India and crisis-hit Sri Lanka revive talks to link electric grid.
A talk resumed between India and Sri Lanka passing through a crisis phase, on linking the electricity grid, officials told Reuters on Tuesday. And this talk could aid New Delhi’s goal of reducing China’s influence on the island nation, now grappling with an extreme financial crisis. There is no quick prospect that power cuts brought by the crisis could be eased by the talks, which are a preliminary effort on a multi-year project both sides have explored before.
India has extended financial assistance which is about billions of dollars to its southern neighbour Sri Lanka to fight the crisis, caused due to a steep drop in foreign exchange reserve that stalled imports of essentials like fuels, disrupting the power supply. Protest and political turmoil brought on by the situation of inflation which leads to currency devaluation and shortages have prompted the nation of 22 million to begin talks with the International Monetary Fund (IMF) for a loan programme, even backed by India.
Secretary of Sri Lanka’s power ministry, Wasantha Perera, told Reuters that “It is very initial stages of the discussion”. However, given no additional particulars.
The grid connection project came up in talks in March with India’s power minister, when Basil Rajpaksha, then Sri Lanka’s finance minister, visited New Delhi to seek assistance. And also said, “it will be mutually beneficial”. Both the foreign minister of India and Sri Lanka denied to immediately respond to the Reuters request for additional comment on the talks between both the country related to the link of the electric grid.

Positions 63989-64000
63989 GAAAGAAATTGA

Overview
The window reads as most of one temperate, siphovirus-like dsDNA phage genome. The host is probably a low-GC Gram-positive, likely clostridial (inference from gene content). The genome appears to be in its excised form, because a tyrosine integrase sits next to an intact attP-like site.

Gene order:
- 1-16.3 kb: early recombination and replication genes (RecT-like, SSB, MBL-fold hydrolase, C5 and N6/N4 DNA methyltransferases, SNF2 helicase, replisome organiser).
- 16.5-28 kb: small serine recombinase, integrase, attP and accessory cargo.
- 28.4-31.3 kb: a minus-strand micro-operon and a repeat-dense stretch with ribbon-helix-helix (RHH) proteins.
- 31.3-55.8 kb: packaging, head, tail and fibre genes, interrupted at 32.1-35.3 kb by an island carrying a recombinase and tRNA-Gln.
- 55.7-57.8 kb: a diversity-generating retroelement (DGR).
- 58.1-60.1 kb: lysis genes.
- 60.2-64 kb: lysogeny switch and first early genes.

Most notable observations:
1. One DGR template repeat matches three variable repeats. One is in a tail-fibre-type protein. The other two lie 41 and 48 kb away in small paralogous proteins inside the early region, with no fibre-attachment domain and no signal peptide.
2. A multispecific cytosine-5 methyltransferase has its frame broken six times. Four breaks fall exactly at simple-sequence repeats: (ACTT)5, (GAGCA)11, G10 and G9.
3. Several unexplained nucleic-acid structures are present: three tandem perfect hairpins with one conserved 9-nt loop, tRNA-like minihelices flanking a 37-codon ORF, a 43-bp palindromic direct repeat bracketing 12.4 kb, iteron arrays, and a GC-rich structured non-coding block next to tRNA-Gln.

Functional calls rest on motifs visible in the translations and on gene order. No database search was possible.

Its whole daily power demand is just a fraction of India and meeting between the country may cause a peak demand which can be challenging during a tough situation like drought, etc. It would enable Sri Lanka to obtain electricity during the operational maintenance and drought and export excess generation to India, since about two-thirds of the whole electricity in Sri Lanka is generated by oil and coal-fired plants, and the rest is all by the hydro projects.
An official of both the country (India and Sri Lanka) are turning to a project which has made little progress since it was first proposed a decade ago, with the motive to link the neighbours with a miles-long transmission line running under the Indian Ocean. The project to link the two grids has been in the works for years since the neighbour country signed a pact n 2010 on a feasibility study for an undersea power cable. A study by the Power Grid Corporation of India envisaged the deployment of either a 500 megawatt (MW) or a 1,000 megawatt ( MW) undersea transmission system. The minimum length between India and Sri Lanka is a narrow strip of ocean known as the Palk Strait, which is about 40 km and the length of an undersea cable would depend on its alignment. The long span of subsea electrical cables includes the NordLink, between the two countries which are Germany and Norway, which is about 623 kilometres long.
The grid connectivity project has secured the Chinese infrastructure deals in recent years and this project could become part of New Delhi’s request from Sri Lanka.